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07-15-2009, 08:52 PM   #1
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Ektar Exposure Tests (+2 to -2 stops)

There has been quite a bit of recent discussion regarding Ektar 100 and the film's characteristics. Items of discussion have included:
  • Appropriate shooting ISO (rated vs. over vs. under)
  • Affect of development: grain, colors, contrast, etc
  • Wild colors (red in particular going to various fluorescent tones)

While I am not prepared to do a comparison between processing labs, I was willing to sacrifice a few frames of my most recent roll to do a controlled study to see the affects of over/underexposure plus or minus 2 stops of the rated ISO in both shade and open sun.

Methodology

Exposure
  • Pentax KX, recently CLA'd by Eric Hendrickson
  • Pentax-M 50/1.7 set at f/5.6
  • Internal meter set to rated ISO (100)
  • Shade series was done in open shade (north facing sky) on a cloudless sunny day
  • Sun series was done in open sun on a cloudless sunny day
  • Camera was tripod mounted for all shots over a 1.5 minute period for each series
  • Exposures were made at the meter-indicated settings and at +2, +1, -1, and -2 stops, using the shutter to change exposure

Processing
  • Machine processed by the pro lab at Blue Moon Camera in Portland, Oregon
  • No special instructions or treatment

Scanning
  • Nikon Coolscan 5000 ED
  • 1,100 dpi resolution
  • Auto focus for each frame
  • Auto exposure for each frame

Post Processing
  • Minimal post-processing in Lightroom limited to exposure adjustment for equivalent values of white highlights

Results

Comparison matrix with shade series on top and sun series below



I will add larger version of each image to separate posts along with a summary.

Steve


Last edited by stevebrot; 07-16-2009 at 10:39 AM.
07-15-2009, 09:05 PM   #2
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Shade Series, larger versions

+2 Overexposed

Name:  0714_023.jpg
Views: 6158
Size:  354.7 KB

+1 Overexposed
Name:  0714_024.jpg
Views: 6100
Size:  391.7 KB

Rated ISO
Name:  0714_025.jpg
Views: 6065
Size:  432.7 KB

-1 Underexposed
Name:  0714_026.jpg
Views: 6364
Size:  457.2 KB

-2 Underexposed
Name:  0714_027.jpg
Views: 6053
Size:  482.8 KB
07-15-2009, 09:07 PM   #3
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thanks for the tests ... i dunno, the colours just don't look right on any of them
07-15-2009, 09:09 PM   #4
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Sun Series, Larger Versions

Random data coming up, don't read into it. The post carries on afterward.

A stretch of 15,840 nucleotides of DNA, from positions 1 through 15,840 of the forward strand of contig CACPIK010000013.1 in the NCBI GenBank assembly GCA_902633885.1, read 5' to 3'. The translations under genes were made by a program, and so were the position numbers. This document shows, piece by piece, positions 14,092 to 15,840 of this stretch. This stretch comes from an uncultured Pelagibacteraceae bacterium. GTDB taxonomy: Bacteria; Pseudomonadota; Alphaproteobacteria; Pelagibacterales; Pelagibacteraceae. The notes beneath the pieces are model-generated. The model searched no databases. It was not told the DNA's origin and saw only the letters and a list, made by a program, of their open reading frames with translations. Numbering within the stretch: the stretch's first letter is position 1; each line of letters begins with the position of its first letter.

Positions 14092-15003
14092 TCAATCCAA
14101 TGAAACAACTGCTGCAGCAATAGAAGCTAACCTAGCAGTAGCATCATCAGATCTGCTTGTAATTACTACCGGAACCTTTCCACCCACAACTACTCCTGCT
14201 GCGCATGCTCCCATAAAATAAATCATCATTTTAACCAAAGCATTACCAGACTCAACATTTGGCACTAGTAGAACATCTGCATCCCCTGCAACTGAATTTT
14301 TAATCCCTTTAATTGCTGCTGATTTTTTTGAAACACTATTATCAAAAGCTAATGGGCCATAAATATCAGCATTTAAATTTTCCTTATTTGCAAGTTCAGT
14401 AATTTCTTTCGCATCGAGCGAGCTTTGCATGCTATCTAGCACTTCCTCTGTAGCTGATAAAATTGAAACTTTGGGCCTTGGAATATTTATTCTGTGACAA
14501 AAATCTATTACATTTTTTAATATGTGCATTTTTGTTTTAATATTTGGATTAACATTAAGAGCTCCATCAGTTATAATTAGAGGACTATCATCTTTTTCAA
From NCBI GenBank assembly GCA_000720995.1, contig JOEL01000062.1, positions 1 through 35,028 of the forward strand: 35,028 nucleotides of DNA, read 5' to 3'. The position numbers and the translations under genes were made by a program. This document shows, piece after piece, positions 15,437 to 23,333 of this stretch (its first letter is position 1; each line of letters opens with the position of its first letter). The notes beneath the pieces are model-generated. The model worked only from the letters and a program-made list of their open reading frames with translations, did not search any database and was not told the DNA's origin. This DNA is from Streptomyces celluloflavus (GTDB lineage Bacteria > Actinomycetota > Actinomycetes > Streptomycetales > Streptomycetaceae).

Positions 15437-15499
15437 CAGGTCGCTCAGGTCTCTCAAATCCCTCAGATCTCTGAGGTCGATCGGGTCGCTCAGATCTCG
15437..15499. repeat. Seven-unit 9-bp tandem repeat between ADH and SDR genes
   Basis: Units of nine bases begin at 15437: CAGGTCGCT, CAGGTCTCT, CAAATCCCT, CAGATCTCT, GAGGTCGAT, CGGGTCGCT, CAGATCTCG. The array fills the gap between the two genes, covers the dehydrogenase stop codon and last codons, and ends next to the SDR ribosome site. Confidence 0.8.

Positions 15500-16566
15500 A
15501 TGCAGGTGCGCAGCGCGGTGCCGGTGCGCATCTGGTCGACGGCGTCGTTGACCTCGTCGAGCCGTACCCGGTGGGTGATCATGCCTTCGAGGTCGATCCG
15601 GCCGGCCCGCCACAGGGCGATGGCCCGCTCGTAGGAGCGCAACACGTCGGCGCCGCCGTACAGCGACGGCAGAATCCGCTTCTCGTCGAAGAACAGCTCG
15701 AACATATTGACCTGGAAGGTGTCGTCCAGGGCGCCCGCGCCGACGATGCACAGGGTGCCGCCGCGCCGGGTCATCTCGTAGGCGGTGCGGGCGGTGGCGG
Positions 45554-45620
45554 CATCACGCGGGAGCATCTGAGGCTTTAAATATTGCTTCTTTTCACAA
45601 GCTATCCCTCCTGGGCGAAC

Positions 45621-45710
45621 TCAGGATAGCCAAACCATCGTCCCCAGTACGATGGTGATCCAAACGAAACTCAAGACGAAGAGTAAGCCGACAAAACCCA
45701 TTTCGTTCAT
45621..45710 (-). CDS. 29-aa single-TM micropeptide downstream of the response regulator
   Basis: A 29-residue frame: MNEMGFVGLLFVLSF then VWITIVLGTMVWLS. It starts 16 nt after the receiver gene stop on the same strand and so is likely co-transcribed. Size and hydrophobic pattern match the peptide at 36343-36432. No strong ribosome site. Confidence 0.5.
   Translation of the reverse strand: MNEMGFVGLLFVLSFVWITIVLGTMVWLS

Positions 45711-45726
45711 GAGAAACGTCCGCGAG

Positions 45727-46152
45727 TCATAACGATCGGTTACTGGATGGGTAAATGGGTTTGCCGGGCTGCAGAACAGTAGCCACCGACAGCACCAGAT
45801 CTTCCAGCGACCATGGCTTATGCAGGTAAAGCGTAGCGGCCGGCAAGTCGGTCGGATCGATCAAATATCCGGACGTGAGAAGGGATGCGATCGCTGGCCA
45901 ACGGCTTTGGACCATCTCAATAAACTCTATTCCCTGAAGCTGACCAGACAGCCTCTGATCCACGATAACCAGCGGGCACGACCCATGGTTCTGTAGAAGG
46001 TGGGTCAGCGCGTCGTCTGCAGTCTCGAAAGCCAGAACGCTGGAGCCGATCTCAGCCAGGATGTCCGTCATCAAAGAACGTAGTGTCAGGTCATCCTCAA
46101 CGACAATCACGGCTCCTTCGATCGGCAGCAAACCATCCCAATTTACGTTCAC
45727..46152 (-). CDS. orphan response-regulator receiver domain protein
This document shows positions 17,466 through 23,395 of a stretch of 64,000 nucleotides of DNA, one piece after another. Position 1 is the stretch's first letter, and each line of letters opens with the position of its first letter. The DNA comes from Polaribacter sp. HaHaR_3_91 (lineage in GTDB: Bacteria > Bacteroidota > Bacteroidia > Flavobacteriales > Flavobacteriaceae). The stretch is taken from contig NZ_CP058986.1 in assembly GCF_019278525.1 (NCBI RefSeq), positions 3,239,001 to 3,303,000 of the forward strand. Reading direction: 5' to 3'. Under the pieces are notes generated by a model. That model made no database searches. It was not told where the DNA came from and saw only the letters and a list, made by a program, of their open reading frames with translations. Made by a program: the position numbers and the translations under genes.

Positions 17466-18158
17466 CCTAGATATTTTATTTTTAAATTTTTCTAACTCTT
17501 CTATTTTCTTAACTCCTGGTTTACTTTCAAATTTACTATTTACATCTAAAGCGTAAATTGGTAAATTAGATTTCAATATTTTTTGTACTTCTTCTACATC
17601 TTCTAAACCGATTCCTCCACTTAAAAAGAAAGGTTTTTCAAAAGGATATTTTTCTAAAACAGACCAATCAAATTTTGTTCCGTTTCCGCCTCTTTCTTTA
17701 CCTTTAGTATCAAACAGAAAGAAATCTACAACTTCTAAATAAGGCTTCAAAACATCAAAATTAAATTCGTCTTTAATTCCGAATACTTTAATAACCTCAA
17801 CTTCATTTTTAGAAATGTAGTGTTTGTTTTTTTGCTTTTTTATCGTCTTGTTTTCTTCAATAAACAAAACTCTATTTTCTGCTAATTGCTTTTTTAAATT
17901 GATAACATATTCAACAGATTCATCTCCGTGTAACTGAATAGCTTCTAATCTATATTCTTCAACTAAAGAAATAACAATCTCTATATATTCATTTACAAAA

+2 Overexposure
Name:  0714_029.jpg
Views: 6062
Size:  419.8 KB

+1 Overexposure
Name:  0714_030.jpg
Views: 5977
Size:  451.3 KB

Rated ISO
Name:  0714_031.jpg
Views: 6079
Size:  507.9 KB

-1 Underexposure
Name:  0714_032.jpg
Views: 5979
Size:  522.2 KB

-2 Underexposure
Name:  0714_033.jpg
Views: 5969
Size:  552.3 KB

07-15-2009, 09:27 PM   #5
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Great work, thanks! I kind of like the +1 overexposed shots the best.

Phil.
07-15-2009, 09:31 PM   #6
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Thanks for the test Steve.
I have been spending quite a bit of time scanning ONE roll of Ektar.
And I also found simply by changing the parameter while scanning that the color could vary widely from decent to interesting to damn ugly.
I am seriously considering giving up on Ektar for Elitechrome instead.
To some extend I had more success with full sun shots than evening or shaded.

BTW I have been exposing the shots based on either Pentax Spotmeter or Gossen Incident meter....




Cheers,

Luc
07-15-2009, 09:37 PM   #7
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Summary/Conclusions

Over-exposure
  • Significant decrease in contrast, particularly in bright colors
  • Loss of color saturation
  • Loss of highlight transitions in the reds in bright light at even +1 over
  • Insignificant color shift
  • +1 provides a nice boost in shadow detail

Under-exposure
  • Significant increase in contrast, again the affect is more pronounced with bright colors
  • Exaggerated saturation
  • Significant color shift towards the magenta end
  • Insignificant increase in highlight texture

Discussion
As mentioned in various earlier threads and elsewhere on the Web, this film seems to have its sweet spot at the rated ISO. That being said, there is some benefit to mild over-exposure, though there may be a loss of tonality for some high values. 0.5-1.0 stops over at the max would be my suggestion. The loss of contrast and tonality with additional overexposure beyond +1 is unacceptable.

Edit
I thought it useful to add these two comparison crops from the 1+ sunny (on the left) and ISO 100 sunny (on the right) shots. They show the tonality and contrast effect of mild overexposure quite nicely.

Name:  1plus_crop.jpg
Views: 5868
Size:  21.0 KBName:  rated_crop.jpg
Views: 5894
Size:  24.5 KB

Here is a comparison of the +1 sunny (top) and ISO 100 sunny (bottom) histograms from Lightroom...

Name:  histograms.gif
Views: 5896
Size:  8.2 KB

End edit